Jason Bay followed up his first homer as a Met in game one with a first-inning triple and a spectacular diving catch in the second inning to steal a hit from Jamey Carroll. Who said he couldn’t play defense?

David Wright had a huge day at the plate, going 3-for-3 with a walk and 4 RBI. His bases-clearing triple in the sixth cemented the win. Guess I can shelve my “Whats Wrong with Wright” article.

Hisanori Takahashi was better than Perez in 3+ innings of relief, but nothing to write home about. He’s following in the 2010 Mets tradition of inefficiency, using 75 pitches to get 10 outs.

Jennry Mejia got one inning of work in the 8th. So glad he’s up in MLB for these garbage innings, rather in the minors honing his craft for a possible future as a starting pitcher. The Mets can’t trust Jack Egbert or Pat Misch with a six-run lead?

Timing is everything; the Mets caught the Dodgers at just the right time, and took advantage. Los Angeles is currently without Manny Ramirez, Vicente Padilla, Cory Wade, and Jeff Weaver, didn’t have Rafael Furcal due to a tight hamstring, and for all intents and purposes didn’t have Ronald Belisario nor Hong Chih Kuo available (both recently returned to the roster and are being handled carefully by Joe Torre). James Loney exacerbated the situation by getting ejected in the fourth inning. Again, nice to see the Mets take advantage, since they likely will face a much different Dodger team the next time the two teams meet for four games in late July.

Next Mets Game

The Mets hope to finish the sweep on Thursday afternoon with John Maine taking the mound against a mystery pitcher who is most likely to be Josh Towers (who is currently in AAA). Game time is 1:10 PM.


Mets Game 17: Win Over Braves

Mets 5 Braves 2

Jerry Manuel is a genius.

Manuel finally followed through with his brilliant plan of batting Jose Reyes in the third spot of the lineup, Reyes had a great day at the plate, and the Mets won.

It’s all smooth sailing from here on in.

Game Notes

Jose Reyes went 2-for-4 with a run scored in his debut as the three hitter, rapping his third double and second triple of the season. He had no RBI and scored once.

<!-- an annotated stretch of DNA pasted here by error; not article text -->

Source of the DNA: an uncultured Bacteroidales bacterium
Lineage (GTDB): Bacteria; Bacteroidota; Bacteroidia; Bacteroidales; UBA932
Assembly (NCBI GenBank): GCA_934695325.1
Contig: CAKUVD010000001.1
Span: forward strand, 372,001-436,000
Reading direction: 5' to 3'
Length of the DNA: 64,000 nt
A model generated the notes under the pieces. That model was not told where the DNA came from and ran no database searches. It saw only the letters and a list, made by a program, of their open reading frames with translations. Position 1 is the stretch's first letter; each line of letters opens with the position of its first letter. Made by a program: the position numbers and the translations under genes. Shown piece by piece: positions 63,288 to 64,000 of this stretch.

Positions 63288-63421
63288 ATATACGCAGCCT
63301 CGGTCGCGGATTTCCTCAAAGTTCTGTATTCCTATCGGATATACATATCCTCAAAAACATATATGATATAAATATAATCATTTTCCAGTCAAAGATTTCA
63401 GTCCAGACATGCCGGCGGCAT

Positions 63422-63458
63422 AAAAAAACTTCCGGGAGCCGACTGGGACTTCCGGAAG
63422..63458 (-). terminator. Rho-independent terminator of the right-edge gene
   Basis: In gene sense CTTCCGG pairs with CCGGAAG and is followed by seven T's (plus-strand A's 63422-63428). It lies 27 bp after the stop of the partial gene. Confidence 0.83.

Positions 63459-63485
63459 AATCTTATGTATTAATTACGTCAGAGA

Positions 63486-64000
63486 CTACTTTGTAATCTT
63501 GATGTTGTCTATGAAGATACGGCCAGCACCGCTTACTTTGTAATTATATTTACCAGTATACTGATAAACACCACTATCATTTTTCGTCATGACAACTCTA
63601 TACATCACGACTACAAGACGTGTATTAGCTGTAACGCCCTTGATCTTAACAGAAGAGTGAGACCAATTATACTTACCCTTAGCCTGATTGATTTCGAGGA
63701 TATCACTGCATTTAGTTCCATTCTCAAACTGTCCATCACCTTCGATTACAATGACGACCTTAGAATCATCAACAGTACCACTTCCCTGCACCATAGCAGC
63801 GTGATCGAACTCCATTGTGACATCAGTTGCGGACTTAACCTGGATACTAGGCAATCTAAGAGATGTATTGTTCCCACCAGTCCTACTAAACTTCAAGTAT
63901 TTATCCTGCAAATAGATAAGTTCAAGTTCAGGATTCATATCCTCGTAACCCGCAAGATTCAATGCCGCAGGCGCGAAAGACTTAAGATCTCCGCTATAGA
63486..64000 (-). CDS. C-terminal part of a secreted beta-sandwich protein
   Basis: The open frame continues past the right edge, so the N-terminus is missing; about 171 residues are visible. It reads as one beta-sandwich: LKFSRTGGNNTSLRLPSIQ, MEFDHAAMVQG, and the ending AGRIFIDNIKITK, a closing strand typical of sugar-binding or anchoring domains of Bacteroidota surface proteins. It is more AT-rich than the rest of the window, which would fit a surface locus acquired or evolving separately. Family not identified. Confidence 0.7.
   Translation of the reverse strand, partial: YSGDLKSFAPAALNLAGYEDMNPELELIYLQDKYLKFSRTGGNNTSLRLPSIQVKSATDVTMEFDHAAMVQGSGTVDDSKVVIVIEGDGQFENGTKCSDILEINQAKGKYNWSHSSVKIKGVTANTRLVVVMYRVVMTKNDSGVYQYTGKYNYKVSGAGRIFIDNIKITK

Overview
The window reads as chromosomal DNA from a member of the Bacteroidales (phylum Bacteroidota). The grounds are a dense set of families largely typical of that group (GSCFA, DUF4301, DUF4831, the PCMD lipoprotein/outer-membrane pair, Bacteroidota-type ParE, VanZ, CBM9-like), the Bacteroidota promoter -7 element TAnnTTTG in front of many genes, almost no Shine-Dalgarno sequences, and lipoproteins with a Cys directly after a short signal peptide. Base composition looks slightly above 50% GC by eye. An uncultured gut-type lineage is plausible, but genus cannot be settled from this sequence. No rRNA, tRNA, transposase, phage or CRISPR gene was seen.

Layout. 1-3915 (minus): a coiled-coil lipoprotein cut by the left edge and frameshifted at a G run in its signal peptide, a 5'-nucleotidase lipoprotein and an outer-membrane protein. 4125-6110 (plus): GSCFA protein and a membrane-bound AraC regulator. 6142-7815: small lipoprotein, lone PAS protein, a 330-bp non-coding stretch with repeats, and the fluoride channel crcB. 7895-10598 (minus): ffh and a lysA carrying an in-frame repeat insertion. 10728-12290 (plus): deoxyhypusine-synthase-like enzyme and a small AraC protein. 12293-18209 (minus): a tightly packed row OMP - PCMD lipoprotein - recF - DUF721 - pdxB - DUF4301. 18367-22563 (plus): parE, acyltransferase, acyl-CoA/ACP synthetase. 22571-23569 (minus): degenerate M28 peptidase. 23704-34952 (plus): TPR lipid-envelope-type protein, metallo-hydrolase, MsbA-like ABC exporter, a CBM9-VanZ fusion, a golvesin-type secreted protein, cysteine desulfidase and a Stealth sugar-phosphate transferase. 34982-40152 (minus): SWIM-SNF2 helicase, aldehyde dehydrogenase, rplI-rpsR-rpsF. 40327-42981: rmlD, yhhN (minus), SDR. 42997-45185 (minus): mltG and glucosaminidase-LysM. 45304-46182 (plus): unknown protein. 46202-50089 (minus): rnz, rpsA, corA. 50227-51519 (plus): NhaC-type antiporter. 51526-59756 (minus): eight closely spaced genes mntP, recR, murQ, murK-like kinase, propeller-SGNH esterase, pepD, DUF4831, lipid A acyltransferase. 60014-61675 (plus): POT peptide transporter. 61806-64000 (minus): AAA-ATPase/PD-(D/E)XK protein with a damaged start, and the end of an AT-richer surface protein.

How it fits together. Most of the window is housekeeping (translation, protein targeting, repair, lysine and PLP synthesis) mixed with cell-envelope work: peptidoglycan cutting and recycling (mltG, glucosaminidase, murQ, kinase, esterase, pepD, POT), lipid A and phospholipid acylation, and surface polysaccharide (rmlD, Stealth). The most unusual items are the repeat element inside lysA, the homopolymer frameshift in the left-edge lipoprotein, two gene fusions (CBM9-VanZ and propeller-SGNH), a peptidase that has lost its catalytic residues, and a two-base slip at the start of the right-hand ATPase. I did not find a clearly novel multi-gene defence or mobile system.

Ike Davis smashed his first MLB homerun, a high, deep blast that fell just short of Shea Bridge.

Jason Bay and David Wright continued to break out of their respective slumps, both delivering RBI hits. Bay hit a triple immediately after Reyes’ — the first time this year the Mets hit back-to-back three baggers.

John Maine left the game with spasms and pain in his left elbow. Yes, that’s his non-throwing elbow. From Adam Rubin’s blog:

“I couldn’t bring my arm down,” Maine said. “It’d lock up and get kind of stuck. I was able to throw. I went out there and threw in the fourth inning — I don’t know how effective. Like I said, it’s just one thing after another.”

The left side and the right side work together to throw the ball — the left side pulls down to help drive the right side around, kind of like a wheel. I wonder if Maine’s over-rotation issue — which looked somewhat improved at times during his short stint — puts more of a strain on his left side than other pitchers, and contributed to the spasm? Thinking more along those lines, now I’m thinking that the reason he wasn’t over-rotating as much was because the pain was preventing him from doing so.

In any case, I’m not sure what others were seeing — the people who said and wrote that Maine looked pretty good before leaving the game. His velocity was sitting around 84-86 (other than one 89-MPH strike three fastball to Jason Heyward) and his command was inconsistent as usual. My guess is he started experiencing the pain and/or spasms early on.

Hisanori Takahashi did a good job in relief of Maine, allowing two hits, a walk, and one run in three innings of work and striking out 7. Others used more superfluous adjectives to describe the outing, but I’ll remain grounded and stick with “good”. You can call me negative or responsible, it’s up to you. My concern is that when a Mets pitcher actually DOES display an “outstanding” performance, I will be out of appropriate words to describe it (“these go to 11”).

As usual, K-Rod kept the game interesting in the 9th, bringing the tying run to the plate, but closed things out successfully for his second save of the season.

Next Mets Game

The Mets and Braves do it again at 1:10 PM on Saturday afternoon. Jon Niese goes to the hill against Jair Jurrjens.


Final Cuts: Analysis

My apologies for not posting this earlier, but like most of the news out of Port St. Lucie this spring, it took me a long time to understand and extract the logic.

Let’s just run through specific personnel.

Nelson Figueroa (cut) – He’s not a Cy Young candidate. He’s barely an MLB-quality 5th starter. However, he had a spectacular spring, he had a great winter campaign, he had an outstanding